BC Salmon Farmers Association, Mary Ellen Walling
Ignoring online mudslinging was not an option for the B.C. Salmon Farmers Association's Mary Ellen Walling.
The B.C. Salmon Farmers Association drops the gloves in a social media battle with online activists.
“Hitler loves fish farms.” “Salmon farming kills.” “Freedom for farmed fish!” This is just a sample of comments that could be found floating around the Twittersphere recently.
Not so long ago, common wisdom among communications strategists would have been that responding to such online barbs could only lead to self-immolation in a flame war. But today it’s a new world; with the majority of Canadians plugged into social media, online detractors are no longer merely a fringe that can be left unchallenged.
The B.C. Salmon Farmers Association (BCSFA) is one organization that decided to confront its detractors head on, and when it launched a series of inflammatory TV ads as part of a PR blitz last January, it kicked an online hornet’s nest.
Instead of ducking the social media frenzy, the BCSFA engaged the activists directly. Using the Twitter handle @salmonfacts, the association responded to critics with corrections and links to sources, or more often, to its own website (bcsalmonfacts.ca), where there’s usually a lively discussion.
Flaming Salmon Wars
A sampling of Twitter posts that salmon farmers set out to tackle head on:
@Salmonsuperhero: “FARMED FISH TASTES AND SMELLS LIKE S***”: BC Salmon Facts on Facebook http://ow.ly/4dAWN Finally some truth and facts on BC pharmed #salmon
@TheGAAIA: @bcsalmonfacts Do you love seafood? Boycott pharmed #salmon and spread the Love for Wild Salmon http://ow.ly/4pJhO Don't spread diseases!
@Salmbassador: RT @wild4salmon: #Fishfarm fishy ads “...truth about that foul industry is penetrating the public” http://bit. ly/f2q6t1 #salmonfacts
@Wild4salmon: “Feedback I hear on #fishfarm PR blitz... offensive & insulting. ‘Nothing “au natural” about farmed #salmon’.”
A recent BCSFA tweet, for example, responded to common claims about artificial colouring in farmed salmon: “We don’t dye farmed salmon. The colour comes from an important ingredient in their food,” wrote @salmonfacts. The tweet included a link to a video featuring salmon farmer Jeanine Sumner describing the “facts” as she sees them, followed by a long stream of mostly incredulous comments from critics, expressed with varying degrees of politeness. The exchange ultimately settled into a substantive discussion on the origins of the carotenoid pigments that give salmon their colour.
The B.C. Salmon Facts campaign, which concluded in April, was a $1.7-million effort consisting of print and TV ads, as well as a comprehensive online push. According to Mary Ellen Walling, executive director of the BCSFA, the campaign was conceived out of the realization that the conversation – mudslinging and all – was happening whether the salmon farmers chose to participate or not, so they might as well just dive in.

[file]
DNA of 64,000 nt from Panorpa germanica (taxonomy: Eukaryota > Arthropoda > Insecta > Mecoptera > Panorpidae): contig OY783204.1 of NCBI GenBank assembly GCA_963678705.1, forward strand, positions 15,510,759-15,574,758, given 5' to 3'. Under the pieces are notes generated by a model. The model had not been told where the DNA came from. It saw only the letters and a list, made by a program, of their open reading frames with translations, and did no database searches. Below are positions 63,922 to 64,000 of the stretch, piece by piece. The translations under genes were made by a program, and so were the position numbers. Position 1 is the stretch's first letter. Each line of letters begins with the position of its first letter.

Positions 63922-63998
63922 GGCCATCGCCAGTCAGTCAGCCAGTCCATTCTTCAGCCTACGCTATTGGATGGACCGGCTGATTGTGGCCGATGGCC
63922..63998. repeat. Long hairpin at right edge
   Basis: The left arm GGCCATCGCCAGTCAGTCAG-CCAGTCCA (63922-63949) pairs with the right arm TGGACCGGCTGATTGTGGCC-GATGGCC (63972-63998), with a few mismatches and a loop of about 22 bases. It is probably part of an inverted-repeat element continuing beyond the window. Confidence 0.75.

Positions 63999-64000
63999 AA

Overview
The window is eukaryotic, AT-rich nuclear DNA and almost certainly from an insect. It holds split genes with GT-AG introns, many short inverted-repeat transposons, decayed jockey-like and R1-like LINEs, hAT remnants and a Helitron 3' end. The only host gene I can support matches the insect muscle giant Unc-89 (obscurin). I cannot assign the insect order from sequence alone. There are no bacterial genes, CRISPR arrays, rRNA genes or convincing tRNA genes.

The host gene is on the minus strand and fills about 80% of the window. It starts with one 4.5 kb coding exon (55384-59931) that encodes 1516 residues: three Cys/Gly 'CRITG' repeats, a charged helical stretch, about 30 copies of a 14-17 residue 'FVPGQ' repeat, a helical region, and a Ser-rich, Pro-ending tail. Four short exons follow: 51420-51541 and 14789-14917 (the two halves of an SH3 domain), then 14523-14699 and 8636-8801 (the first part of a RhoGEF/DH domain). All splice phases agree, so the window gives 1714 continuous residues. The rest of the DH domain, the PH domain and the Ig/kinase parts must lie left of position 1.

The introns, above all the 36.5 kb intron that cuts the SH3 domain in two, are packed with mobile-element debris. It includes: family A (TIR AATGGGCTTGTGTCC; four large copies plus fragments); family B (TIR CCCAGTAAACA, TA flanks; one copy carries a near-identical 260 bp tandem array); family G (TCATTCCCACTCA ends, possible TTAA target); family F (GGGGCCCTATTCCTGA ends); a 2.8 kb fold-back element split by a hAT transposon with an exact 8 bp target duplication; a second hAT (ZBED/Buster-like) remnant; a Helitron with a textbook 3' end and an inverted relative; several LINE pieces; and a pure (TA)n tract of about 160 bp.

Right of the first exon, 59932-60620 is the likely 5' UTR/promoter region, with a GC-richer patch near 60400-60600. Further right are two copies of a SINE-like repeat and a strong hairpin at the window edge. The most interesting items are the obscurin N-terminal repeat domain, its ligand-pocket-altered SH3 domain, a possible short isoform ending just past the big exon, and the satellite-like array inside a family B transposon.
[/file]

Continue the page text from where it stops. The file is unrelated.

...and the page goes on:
“It’s our corporate and public reputation that we need to protect,” Walling says, “so we decided to take that step forward into that sphere and accept the risk that comes with that along with the potential upside.”
The risks are obvious. The association’s humorous television ads, for example, portrayed anti-aquaculture activists as hucksters peddling spurious claims, then invited a response by directing viewers to a forum on its website where they could voice their opinions. But the upside in reputation management is huge: B.C. exported $469.7-million worth of salmon products in 2010, and until recently the public was only hearing one side of the farmed salmon argument.
Only a decade ago, the most effective tool available to anti-aquaculture activists was a bumper sticker. Now an individual campaigner can build a chorus of criticism out of 140-character attacks. According to Natasha Netschay Davies, who heads the social media operation at Peak Communications Inc., participating in the discussion is not optional. “Even if you fear engagement, at the very least you have to monitor these conversations and make sure that you’re putting out the correct information,” she advises.
Online accountability works both ways: while the BCSFA set out to correct common fallacies, the slightest misstep on its part would leave the organization vulnerable to accusations of corporate spin. Norman Stowe, a partner with Pace Group Communications Inc. who has been studying these PR battles since the famous 1990s War in the Woods, notes that “if someone from a forest company or a salmon company comes out and says something, they better be sure that they’re 110 per cent accurate because they will be held to a higher level of accountability.”
Environmental activists on the other hand, especially in coastal B.C., enjoy a baseline level of sympathy from the public. “It’s an emotional appeal that they have on their side,” Stowe points out. He applauds the B.C. Salmon Facts campaign, pointing out that the salmon farmers association deserves credit for acknowledging that social media are their critics’ chosen platform, and engaging directly. He also has some advice for other organizations facing Twitter takedowns: “Don’t pretend [social media] don’t exist. Don’t pretend that that audience isn’t your audience. You’d be foolish to see these tools there, to see how they’re being used successfully by your opponents, and not get involved.”
The BCSFA has gone out on a limb. The association is not just putting up a website and tweeting its side of the story; it’s using traditional media to take on an organized, vocal group of critics, and provoking a more intense online engagement. And given how entrenched the activists are, the salmon farmers might be swimming upstream in their efforts to change the public’s perception of their industry. The Salmon Facts campaign has just recently wrapped up, so we should know how they did by the time the sockeye are running.